A great year for the overall market, the S&P finished up 14.6% on the year after a sustained rally after the July lows.
2010 also concluded the first calendar year-end for Value Uncovered. Just having launched the site back in May, I’m pleased with the first half-year performance.
Check out the Holdings page for a list of my current stock holdings, with 16 positions overall. 15 out of 16 ended the year with positive returns since my original analysis/writeup.
NOOF was the only laggard, still down 15.76% since my entry point of $2.03. Since my original writeup, the balance sheet has continued to remain strong but earnings improvements have been slow to materialize – the stock remains extremely cheap.
I think NOOF’s new lease agreement will provide substantial cost savings going forward.
The stock continues to be held by a large number of institutional investors and insiders were buying back shares near the yearly low. I remain bullish on the name going forward.
While the rest of my positions showed positive gains, 5 trailed the S&P: SPAN, SVT, ACU, APNC, and IPT.
It is interesting to note that the first three stocks (SPAN, SVT, ACU) were some of my original picks and have shown the least results. I believe I have made strong improvements in my valuation analysis and overall investment philosophy.
The one item of note from these stocks was that SPAN paid a nice special dividend of $1.00 per share, adding almost 6% to the position’s total return.
I find that closing out positions is often the hardest part of my decision-making process. Several of these stocks (ACU, SVT, ELST), neared the low-end of my intrinsic value estimates during the course of the year.
When this occurs, it is a great time to sell and recycle money into more attractive opportunities. From now on, I will be keeping a close eye on these positions as they near the bottom of my intrinsic value estimates.
I closed out a position in CHBU for a gain of 80%, my largest return to date. I originally entered the position when the company is selling at a large discount to their net cash. Despite the positive overall result, I managed to exit the CHBU position one week too early, missing out on ~100-150% in gains.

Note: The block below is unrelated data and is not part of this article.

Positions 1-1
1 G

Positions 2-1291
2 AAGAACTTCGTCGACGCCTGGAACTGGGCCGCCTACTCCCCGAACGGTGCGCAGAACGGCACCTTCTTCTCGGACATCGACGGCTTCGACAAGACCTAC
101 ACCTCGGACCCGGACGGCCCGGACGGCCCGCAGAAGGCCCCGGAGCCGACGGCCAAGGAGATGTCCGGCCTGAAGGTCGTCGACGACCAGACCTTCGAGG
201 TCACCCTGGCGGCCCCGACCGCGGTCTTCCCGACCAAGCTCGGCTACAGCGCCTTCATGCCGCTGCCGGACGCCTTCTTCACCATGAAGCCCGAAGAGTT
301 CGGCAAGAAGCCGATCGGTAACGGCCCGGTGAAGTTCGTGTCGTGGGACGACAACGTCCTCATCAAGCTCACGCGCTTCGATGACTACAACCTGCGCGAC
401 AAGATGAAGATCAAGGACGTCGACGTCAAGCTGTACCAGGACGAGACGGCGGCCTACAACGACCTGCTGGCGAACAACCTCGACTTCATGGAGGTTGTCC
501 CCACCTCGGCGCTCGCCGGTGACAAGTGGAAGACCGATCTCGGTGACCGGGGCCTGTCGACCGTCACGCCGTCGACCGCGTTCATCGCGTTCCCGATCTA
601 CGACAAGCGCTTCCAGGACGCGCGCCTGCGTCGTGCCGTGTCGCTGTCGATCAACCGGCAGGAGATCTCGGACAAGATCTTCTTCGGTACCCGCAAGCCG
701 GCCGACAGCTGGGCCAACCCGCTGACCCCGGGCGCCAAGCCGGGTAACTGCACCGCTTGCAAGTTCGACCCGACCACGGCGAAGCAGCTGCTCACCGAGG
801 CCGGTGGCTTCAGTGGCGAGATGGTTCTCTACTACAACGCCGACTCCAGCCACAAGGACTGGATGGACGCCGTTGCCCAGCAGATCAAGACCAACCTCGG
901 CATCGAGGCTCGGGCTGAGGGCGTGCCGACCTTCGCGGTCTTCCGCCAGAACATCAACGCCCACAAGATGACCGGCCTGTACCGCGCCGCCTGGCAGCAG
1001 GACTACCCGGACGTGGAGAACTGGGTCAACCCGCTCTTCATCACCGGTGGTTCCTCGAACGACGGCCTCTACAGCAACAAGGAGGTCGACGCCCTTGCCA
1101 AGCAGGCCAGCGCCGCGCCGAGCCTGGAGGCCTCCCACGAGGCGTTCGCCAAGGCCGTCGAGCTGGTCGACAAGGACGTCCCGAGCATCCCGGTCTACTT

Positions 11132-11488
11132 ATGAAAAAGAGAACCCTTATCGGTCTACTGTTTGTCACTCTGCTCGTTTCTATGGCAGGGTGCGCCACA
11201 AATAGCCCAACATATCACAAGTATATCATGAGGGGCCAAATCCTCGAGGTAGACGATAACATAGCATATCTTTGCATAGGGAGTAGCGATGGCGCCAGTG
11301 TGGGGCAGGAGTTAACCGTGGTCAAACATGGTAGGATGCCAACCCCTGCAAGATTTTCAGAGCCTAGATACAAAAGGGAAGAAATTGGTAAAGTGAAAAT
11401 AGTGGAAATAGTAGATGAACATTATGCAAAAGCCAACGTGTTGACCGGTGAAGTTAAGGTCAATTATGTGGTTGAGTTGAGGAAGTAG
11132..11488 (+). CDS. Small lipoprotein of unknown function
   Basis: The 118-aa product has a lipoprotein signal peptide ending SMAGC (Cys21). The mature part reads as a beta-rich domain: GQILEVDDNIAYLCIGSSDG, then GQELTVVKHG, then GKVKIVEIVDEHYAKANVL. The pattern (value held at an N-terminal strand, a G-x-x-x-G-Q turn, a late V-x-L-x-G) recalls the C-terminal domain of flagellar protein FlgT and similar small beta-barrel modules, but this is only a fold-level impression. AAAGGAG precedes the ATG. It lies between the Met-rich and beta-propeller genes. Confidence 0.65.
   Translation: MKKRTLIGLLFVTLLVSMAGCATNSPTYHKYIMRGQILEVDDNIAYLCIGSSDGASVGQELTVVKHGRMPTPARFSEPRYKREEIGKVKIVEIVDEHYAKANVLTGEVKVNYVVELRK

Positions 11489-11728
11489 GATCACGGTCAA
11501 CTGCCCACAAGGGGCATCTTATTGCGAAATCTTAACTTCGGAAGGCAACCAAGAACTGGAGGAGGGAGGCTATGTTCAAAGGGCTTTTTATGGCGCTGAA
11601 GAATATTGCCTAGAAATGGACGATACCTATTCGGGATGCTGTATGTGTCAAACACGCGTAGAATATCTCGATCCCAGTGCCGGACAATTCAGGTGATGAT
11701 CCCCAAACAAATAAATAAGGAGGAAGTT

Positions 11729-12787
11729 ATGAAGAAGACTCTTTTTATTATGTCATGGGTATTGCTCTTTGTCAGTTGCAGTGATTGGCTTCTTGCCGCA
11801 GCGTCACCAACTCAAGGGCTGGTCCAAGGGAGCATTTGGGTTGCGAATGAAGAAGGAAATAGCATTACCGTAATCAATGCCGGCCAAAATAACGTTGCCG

Other large winners included TPCS, ADVC, and DIT, all returning more than 30% since my original analysis.
ADVC benefited from paying out the announced special cash dividends, providing the 10% yield I talked a in my original writeup.
DIT continued its march upwards on the back of the new management team, posting over $1B in sales for the first time in company history.
TPCS was the best performer, and management seemed extremely bullish on the latest conference call. The new investor presentation does a great job of laying out the potential for the company going forward.
APNC announced that they were pursuing a broad range of strategic alternatives to unlock shareholder value, so I’ll be keeping a close eye on any news.
2010 was also the first year that I started investing in special situations or workouts.
I completed several investments, including my first merger arbitrage play with the UBET/CHDN merger, a successful going private transaction with AHOM, and easy money with tender offers for FIS and VR.
I remain on the lookout for other special situations but have found relatively few opportunities with the proper risk/reward characteristics.
Despite the successes in my event-driven investments, my biggest mistake also occurred there – EMMS – my largest loser at -25.76%.
It was a great lesson around the dangers of getting hooked on a particular situation even when the dynamics of the situation radically changed.
The goal of these workouts is to supplement other opportunities with small absolute gains on a short time horizon, leading to a nice annualized figure with little risk.
With EMMS, I learned that chasing the last 5% is not worth the risk, especially when the downside is 50% or more.
Ideally, I’m planning on holding somewhere between 10-20 positions at one time. Today, I’m near the high end of my target portfolio makeup, and have several positions that I’ll be cutting back when the opportunity presents itself.
In the broader market, I’m not finding very much that I like – most solid names seem fairly valued and there are very few that currently offer enough margin of safety.
For this reason, I have started doing more research into the PinkSheets market. It is a wild world, but amidst the development companies, scams, and terrible businesses, there are a gems with absolutely incredible potential.
However, many of these stocks are extremely illiquid so it will be very hard for me to write about them effectively.
Although I have no illusions about my ability to move the markets, picking up positions in some of these .PK names often takes week or even months, a dynamic that doesn’t lend itself to public tracking.
2010 was a great year and I’m looking forward to improving upon my results in 2011. I also enjoy hearing from my readers, so please use the Contact Form or follow me on twitter to share your ideas or questions.
I’d also welcome suggestions or feedback on improving the site, whether its article suggestions, layout/feel, or additional tools that you might find helpful.
Good luck in 2011!
See Holdings page for current positions.